By Linda Lamm English
"Before Dr. Amanda Guthrie was hired as the Virginia Zoo's first full-time veterinarian almost five years ago, part-time vets treated the animals when they were sick.
Guthrie treats them when they are well, too.
An animal health has improved because of the proactive approach, she said while at her office on the zoo's Animal Wellness Campus.
Of course, she's not the only one tending to the hundreds of exotic animals spread across 53 acres of exhibits and gardens on Granby Street.
"We all have different roles in keeping the animals healthy," she said.
Zookeepers are on the front line. They feed and care for the animals and are the first to notice when one is lethargic or sick, or if a newborn is rejected by its mother.
The Decision Team, made up of the zoo's director and assistant director; the curator, who manages the zookeepers; and Guthrie resolves serious issues, such as when to euthanize an animal.
The veterinary staff consists of Guthrie, who previously worked at the zoo in Boise, Idaho, and two technicians. At least one of the three is on-site every day of the year. If a patient can't be brought to them, they can make a house call on a golf cart equipped with medical basics and a dart box.
Long hours are sometimes required, such as when twin tiger cubs were born earlier this year. They were not being nurtured by their mother, so the zoo vet's team bottle-fed them in shifts day and night until they were weaned.
When Guthrie tells people that she works at the zoo, they often comment on animals being held in captivity. "Oh, man, I feel sorry for those animals," they tell her. They shouldn't, she said. Most of them live two or three times longer than in the wild.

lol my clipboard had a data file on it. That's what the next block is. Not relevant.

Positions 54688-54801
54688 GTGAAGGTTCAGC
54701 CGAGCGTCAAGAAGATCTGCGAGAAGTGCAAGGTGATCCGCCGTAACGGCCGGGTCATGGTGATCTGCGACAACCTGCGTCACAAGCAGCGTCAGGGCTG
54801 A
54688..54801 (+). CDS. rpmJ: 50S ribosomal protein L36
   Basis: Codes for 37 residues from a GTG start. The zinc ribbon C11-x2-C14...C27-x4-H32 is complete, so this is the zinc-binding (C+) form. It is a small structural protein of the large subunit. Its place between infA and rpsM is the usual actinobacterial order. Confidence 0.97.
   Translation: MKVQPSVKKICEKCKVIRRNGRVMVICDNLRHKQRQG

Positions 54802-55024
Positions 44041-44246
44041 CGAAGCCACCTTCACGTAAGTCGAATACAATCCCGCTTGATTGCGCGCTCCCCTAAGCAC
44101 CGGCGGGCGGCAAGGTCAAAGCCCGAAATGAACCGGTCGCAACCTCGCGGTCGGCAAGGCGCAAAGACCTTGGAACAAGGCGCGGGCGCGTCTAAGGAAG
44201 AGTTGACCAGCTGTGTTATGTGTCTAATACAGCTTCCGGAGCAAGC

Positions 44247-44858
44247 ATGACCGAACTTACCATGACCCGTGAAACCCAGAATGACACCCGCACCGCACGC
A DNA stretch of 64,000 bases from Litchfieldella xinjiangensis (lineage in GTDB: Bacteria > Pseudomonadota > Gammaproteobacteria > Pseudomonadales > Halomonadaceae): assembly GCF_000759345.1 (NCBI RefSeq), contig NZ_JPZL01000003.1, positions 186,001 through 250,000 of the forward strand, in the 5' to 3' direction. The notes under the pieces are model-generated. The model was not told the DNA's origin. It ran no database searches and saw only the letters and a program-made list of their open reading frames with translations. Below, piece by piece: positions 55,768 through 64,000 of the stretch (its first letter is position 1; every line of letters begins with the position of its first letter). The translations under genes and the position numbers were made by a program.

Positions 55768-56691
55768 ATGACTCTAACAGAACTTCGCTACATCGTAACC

This means that the zoo provides a fair amount of geriatric care for conditions such as arthritis, cancer and heart and kidney failure. It calls for compassion - and sometimes a discussion by the Decision Team.
Guthrie, 36, believes one of the things that contributes to longevity is the attention paid to what the animals eat. They all have special diets - and special care goes into getting meals ready.
Fruit and vegetables are prepared separately from meat and fish to prevent cross-contamination. Walk-in freezers and coolers store a variety of edibles. A pantry has shelves of tortoise chow, mealworms and monkey biscuits, as well as canned food for marmosets and bugs for birds.
Gardeners also prune vegetation, which will be breakfast, lunch or dinner for some of the animals.
"We don't waste anything," Guthrie said.
When animals arrive or depart, a quarantine area is set up, such as in the case of a recent swap of birds with a zoo in Singapore. The protocols guard against the risk of introducing infection or disease.
Guthrie often uses outside resources, such as a veterinary dentist called in for a moon bear named Chai, who needed a root canal. "We are fortunate to live in an area with practitioners of such specialized machine," she said.
Guthrie and the others have great affection for the animals in their care. For example, the tiger cubs softly snort a greeting whenever they see Guthrie near their habitat.
"But, we must remember that they are not our pets. It's hard, because we do love them."'
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